Nudity, money and the absence of art

Props to Erykah Badu, a disorderly conduct citation and her badonkadonk. Honorable mention belongs to the sidewalk where she sprawled like former President John F. Kennedy after his assassination. We can’t forget the videographers who pixelated her bare bronze glory in the “Window Seat” video.

Apologies are owed to the witnesses who saw more than they bargained for one day in Dallas.

Badu’s video is more bad (pardon the grammar) than symbolic. A couple of weeks ago the cyberworld and self-proclaimed artsy community discussed all things bootylicious and intellectual as a result of the unimpressive flesh fest.

I dig Erykah enough. I’m not anti-body or anti-art. I’m not fond of stifled creativity or an advocate for complacency.

But, Badu straddled the line between racy and raunchy and emerged on the Player’s Club side of creativity.

Yes, we come into the world naked. Then we learn the implications of nakedness. We are sent contradictory messages in the media.
American culture supports purity, sexualization and controversy.

As a result many are taught to simultaneously use their bodies as commodities and be ashamed of them.
Erykah Badu used this discomfort with nudity to propel her album’s buzz to new heights.

The decision to strip away layers of artifice is intriguing, but we must acknowledge the disconnect between supposed art and buying into America’s favorite classification system, stereotypes.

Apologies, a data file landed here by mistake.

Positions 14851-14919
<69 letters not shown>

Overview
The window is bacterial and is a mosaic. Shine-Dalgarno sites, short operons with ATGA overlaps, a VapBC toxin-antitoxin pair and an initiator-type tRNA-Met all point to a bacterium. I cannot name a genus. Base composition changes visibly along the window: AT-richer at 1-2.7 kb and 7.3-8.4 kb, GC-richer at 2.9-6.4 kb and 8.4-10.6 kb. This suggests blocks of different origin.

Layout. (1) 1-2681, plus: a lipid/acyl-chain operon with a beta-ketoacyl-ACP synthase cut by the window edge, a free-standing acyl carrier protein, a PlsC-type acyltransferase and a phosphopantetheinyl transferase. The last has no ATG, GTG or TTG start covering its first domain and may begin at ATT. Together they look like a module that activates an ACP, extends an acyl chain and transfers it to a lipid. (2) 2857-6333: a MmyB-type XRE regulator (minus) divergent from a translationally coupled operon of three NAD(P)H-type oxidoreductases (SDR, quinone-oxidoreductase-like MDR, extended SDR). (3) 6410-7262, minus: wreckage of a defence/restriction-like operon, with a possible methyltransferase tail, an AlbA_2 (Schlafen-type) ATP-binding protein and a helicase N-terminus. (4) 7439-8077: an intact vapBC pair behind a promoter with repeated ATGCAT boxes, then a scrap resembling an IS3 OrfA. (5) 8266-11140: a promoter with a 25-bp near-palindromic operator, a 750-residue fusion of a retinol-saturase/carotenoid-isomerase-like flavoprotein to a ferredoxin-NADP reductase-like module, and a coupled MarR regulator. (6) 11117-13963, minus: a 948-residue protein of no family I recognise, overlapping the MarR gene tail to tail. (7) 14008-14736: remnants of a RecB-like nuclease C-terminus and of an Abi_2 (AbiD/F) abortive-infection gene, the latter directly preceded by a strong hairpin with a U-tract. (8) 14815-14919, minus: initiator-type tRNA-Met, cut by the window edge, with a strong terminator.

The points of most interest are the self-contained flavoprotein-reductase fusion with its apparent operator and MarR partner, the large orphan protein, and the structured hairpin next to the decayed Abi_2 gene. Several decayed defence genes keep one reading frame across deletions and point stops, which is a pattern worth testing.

Black woman with illegitimate children takes off clothes in public without permission. Enough said.

“I know it was a shocking thing I did. I expected it to provoke dialogue, and it’s an important statement to make.

“It’s about freeing oneself of the layers and layers of things that we have learned as Americans in this country,” Badu said, according to sohh.com.

As a woman who is likely no stranger to the mirror, she was aware that her extra shake could add additional zeros to her bank account.

The artist is known for blending Afrocentricity, eccentricity and earthy abstraction.

But this video is mildly allusive, at best. However, it is highly illuminating. It highlights that artists have bills to pay.

And stripping to her voluptuousness proved that sometimes the quickest way to remain relevant is to employ life’s essentials.
All of that is to say, the song is pretty good.

She’s beautiful, but is another naked sista floating around on people’s hard drives.

If anything, she just shouted out the reproductive cycle. Sex got us here and our first outfit was a birthday suit. Happy album sales.